Geoffrey, a young and impoverished writer, is desperately in love with Mavis, who lives at his boardinghouse and is also pursuing a writing career. Unable to marry her because of his ... See full summary »
A wealthy young Southern aristocrat, Joseph, graduates from a seminary and, before he takes charge of his assigned parish, decides to go out and see what "the real world" is all about. He ... See full summary »
After seeing D. W. Griffith's epic Intolerance, Denmark's greatest director, Carl Theodor Dreyer (The Passion of Joan of Arc, Vampyr), was inspired to make his own four-episode historical ... See full summary »
Geoffrey, a young and impoverished writer, is desperately in love with Mavis, who lives at his boardinghouse and is also pursuing a writing career. Unable to marry her because of his poverty, in his anger he curses God for abandoning him. Soon Geoffrey meets Prince Lucio de Rimanez, a wealthy, urbane gentleman who informs Geoffrey that he has inherited a fortune, but that he must place himself in the Prince's hands in order to enjoy the fruits of his inheritance. What Geoffrey doesn't know is that Prince Lucio is actually Satan, who is using Geoffrey as an experiment to show God that he can corrupt anybody. Written by
In the film's prelude, Lucifer is thrown out of Heaven, after rebelling against God's creation of "man in His divine image." Lucifer is forced to change his name to Satan, and is cursed to forever "tempt the sons of men to sin against the God who made you both!" Redemption is offered: "Only when all men turn from thee, canst thou resume thy glorious place at God's right hand for every soul that resists thee, thou shalt have one hour at the gates of Paradise!"
The prelude is significant; it sets Satan up as a cursed, sympathetic villain. He is awarded an hour close to Paradise for every soul who resists his compelling (and compelled, by God!) invitation to sin. This sets up one of the film's greatest sequences, the resisting of temptation, by Carol Dempster (as Mavis Claire), upon meeting Adolphe Menjou (as Prince Lucio de Rimanez) at a party. But, first, director D.W. Griffith introduces the more luckless and susceptible protagonist, Ricardo Cortez (as Geoffrey Tempest).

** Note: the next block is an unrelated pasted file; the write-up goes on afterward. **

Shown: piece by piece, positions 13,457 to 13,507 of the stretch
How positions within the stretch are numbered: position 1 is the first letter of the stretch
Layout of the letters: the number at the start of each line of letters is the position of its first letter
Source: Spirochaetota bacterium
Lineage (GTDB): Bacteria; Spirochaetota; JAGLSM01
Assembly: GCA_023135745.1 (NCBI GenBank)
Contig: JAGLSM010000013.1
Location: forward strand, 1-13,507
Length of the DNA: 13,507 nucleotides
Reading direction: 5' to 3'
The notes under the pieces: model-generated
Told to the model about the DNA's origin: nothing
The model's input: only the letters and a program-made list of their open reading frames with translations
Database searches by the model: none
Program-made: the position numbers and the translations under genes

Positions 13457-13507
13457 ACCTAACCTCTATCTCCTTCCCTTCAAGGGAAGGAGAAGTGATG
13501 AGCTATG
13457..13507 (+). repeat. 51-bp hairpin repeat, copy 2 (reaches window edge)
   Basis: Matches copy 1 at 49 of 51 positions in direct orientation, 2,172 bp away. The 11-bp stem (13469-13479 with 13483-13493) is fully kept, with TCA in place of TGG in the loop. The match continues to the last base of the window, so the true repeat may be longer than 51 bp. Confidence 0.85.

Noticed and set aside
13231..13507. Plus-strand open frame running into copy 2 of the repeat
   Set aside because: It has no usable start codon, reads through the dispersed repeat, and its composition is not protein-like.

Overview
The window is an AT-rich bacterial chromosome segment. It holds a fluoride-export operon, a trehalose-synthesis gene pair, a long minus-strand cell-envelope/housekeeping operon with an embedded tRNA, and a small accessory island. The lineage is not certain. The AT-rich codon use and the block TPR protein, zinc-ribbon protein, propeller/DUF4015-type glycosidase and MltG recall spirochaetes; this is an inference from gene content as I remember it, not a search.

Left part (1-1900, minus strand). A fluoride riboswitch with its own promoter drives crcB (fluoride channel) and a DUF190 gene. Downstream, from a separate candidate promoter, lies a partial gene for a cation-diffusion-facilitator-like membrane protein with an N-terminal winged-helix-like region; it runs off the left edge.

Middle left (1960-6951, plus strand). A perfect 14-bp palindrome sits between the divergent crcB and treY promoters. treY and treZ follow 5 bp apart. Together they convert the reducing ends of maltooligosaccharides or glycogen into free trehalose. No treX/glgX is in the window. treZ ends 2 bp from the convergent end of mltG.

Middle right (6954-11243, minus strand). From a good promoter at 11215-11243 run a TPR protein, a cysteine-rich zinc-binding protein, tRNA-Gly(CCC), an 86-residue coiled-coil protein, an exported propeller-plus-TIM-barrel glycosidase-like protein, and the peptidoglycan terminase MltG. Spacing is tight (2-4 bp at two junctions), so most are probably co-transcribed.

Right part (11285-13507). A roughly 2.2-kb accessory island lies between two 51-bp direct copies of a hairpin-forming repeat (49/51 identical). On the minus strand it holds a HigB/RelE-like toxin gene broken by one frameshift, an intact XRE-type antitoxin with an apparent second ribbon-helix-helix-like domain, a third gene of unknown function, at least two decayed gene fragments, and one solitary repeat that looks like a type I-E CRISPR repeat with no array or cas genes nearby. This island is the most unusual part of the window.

Mr. Cortez is a poverty-stricken writer, living in the "humble quarter of a great old city". His boarding house is inhabited by another struggling writer, the self-described not "too beautiful" Ms. Dempster; she lives across the hall. Cortez is initially interested in Dempster for sex, but she is falling in love. The first part of the film deals with the convergence of their interests. The culmination is very well relayed by Dempster and Cortez - you can witness passion entering Dempster's thoughts as Cortez becomes love-struck. All seems to be going well for the couple.
But, on the eve of wedding, Cortez is fired from his job writing book reviews. His boss explains, "We find you condemn books that every one likes, and praise books that no one likes." Cortez curses God, triggering the thundering, Faustian appearance of Mr. Menjou, as Satan. Cortez receives the spellbinding news that a previously unknown uncle has made him "one of the richest men in the world." Menjou thwarts Cortez' efforts to share his luxurious news with Dempster; instead, providing him with sexy cigarette-sucking vamps, like Lya De Putti (as Olga Godovsky).
Meanwhile, Dempster sinks into depression. In her despair, she turns to God (Lord Christ). So, Dempster is able to resist Menjou's invitation to wickedness - the great Griffith sequence alluded to above occurs; and, it is lighted, directed, and performed extraordinarily well, by Griffith and company. The film's sets, backgrounds, lighting, and photography are exceptional throughout. Admittedly, Griffith spends too much time on making the opening stark, staid, and ordinary. And, the film's pace is slow, with too few edited breaks.
Still, "The Sorrows of Satan" is an excellent film. And, it's more faithful to writer Marie Corelli's original works than Carl Theodor Dreyer's more freely adapted "Blade af Satans bog" (1921). Interestingly, both Griffith and Dryer bring forth Corelli's popularized view of Satan as a sympathetic entity, cursed by God. More interestingly, Griffith produces a relatively ordinary picture, while Dryer's film patterns itself after Griffith's opulent "Intolerance" (1916), which had little to do with Corelli. Finally, unrelated to the film, but nonetheless noteworthy, this was the last product of the Griffith/Dempster partnership.
******** The Sorrows of Satan (10/12/26) D.W. Griffith ~ Ricardo Cortez, Carol Dempster, Adolphe Menjou
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